3. Coupling of a MOF core guided mode with plasmonic waves
We use finite element method with PML boundaries to find complex propagation constants of the guided modes. In Fig. 2 we plot in dB/cm losses of the core guided mode in a 0.5µm–1.5µm wavelength range for the two values of the analyte refractive index na=1.33 and na=1.34. Loss curves in Fig. 2 feature three plasmonic peaks located at 560nm, 950nm and 1290nm. For comparison, in red dotted line we present confinement loss of a core guided mode for the case when no metal layers are presented. Resonant frequency of the first plasmonic peak near 560nm is the most sensitive of the three to the changes in the refractive index of the analyte. Modal field distribution of a core guided mode at the first plasmonic resonance is shown in Fig. 1(b), where plasmon excitation on a boundary of a metallized hole closest to the fiber core is clearly visible. It is interesting to note that the shape of a metalized surface modifies plasmonic excitation spectrum. Thus, planar metallized surface supports only one plasmonic peak, while cylindrical metal layer can support several different plasmonic peaks [10, 12, 13, 19]. In Fig. 1(c) modal field distribution of a core guided mode at the second plasmonic resonance is shown. Again, plasmon excitation at the boundary of a metallized hole is clearly visible, however, most of the plasmon intensity is concentrated away from the fiber core leading to a decreased sensitivity of the core mode losses at the second plasmonic peak to the changes in the analyte. In principle, by monitoring changes in excitation of several SPR resonances in cylindrical metallic layers, one can improve sensor sensitivity. With this method refractive-index resolution of about 10-6 has been demonstrated . For completeness, in Fig. 1(e) modal field distribution of a core guided mode of the fiber shown in Fig. 1(d) at the plasmonic resonance is presented where plasmon excitation is again clearly identifiable.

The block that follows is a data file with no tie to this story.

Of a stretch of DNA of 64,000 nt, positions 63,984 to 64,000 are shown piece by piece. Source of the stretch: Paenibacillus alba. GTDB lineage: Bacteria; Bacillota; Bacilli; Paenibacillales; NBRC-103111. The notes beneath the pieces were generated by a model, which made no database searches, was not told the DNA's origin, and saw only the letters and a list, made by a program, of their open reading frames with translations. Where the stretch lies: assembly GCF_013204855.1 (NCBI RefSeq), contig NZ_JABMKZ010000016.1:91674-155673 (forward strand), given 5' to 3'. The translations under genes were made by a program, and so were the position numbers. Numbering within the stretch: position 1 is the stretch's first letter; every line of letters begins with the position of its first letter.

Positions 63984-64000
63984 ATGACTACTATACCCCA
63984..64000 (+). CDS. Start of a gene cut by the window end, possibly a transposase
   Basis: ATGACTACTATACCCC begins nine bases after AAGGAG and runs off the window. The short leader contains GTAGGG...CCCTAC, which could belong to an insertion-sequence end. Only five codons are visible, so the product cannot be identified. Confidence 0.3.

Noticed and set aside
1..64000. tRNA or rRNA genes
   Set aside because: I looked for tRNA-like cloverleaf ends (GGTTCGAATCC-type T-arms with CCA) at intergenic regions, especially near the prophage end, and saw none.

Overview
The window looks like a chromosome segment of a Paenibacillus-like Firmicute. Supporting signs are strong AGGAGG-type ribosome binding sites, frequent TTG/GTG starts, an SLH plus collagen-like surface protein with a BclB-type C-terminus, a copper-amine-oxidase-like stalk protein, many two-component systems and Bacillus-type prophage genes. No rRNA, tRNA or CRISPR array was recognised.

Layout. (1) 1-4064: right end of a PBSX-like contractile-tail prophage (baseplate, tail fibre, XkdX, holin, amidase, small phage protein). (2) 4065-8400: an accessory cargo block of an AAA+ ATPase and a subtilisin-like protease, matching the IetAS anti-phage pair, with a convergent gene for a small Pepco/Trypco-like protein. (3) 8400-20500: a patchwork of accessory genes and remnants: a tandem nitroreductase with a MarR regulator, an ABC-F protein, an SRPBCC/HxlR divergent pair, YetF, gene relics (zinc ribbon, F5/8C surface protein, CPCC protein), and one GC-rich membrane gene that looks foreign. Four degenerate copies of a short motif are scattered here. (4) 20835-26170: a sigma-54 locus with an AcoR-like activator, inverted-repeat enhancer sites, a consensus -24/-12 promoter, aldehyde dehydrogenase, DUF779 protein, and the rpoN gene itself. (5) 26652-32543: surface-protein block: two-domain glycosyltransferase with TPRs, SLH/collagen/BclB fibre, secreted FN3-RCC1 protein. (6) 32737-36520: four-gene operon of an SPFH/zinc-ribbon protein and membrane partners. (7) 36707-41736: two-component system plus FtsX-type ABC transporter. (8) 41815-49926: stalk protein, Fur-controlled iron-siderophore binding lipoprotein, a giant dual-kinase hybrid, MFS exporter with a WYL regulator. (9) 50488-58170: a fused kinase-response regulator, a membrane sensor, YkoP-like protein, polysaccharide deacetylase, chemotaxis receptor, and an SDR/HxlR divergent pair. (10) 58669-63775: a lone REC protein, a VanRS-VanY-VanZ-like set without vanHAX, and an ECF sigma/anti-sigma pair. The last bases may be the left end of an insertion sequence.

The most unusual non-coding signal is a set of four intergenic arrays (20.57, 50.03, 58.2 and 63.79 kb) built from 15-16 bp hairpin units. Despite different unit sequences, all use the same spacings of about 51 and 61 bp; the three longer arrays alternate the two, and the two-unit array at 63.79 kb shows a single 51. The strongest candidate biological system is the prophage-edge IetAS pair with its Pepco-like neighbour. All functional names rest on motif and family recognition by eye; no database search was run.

In what follows we focus on the first peak around 560nm which is the most sensitive to the changes in the refractive index of the analyte. Figure 3(a) shows changes in the position of a plasmonic peak when thickness of the gold layer is varied between 30nm and 50nm. Modal loss at resonance decreases when thickness of the gold layer increases, and simultaneously the peak shifts towards longer wavelength. For example, plasmonic peak corresponding to the 30nm thick gold film shifts 24nm towards longer wavelengths when layer thickness is changed to 40nm. Such changes in the peak position due to nanometer variations in the metal layer thickness can be easily detected. This transduction mechanism can be used to study metal nanoparticle binding events to the walls of the metallized holes. This mode of sensor operation can be of interest to the monitoring of the concentration of nanoparticles used as carriers of the photosensitive drugs in the photodynamic cancer therapy .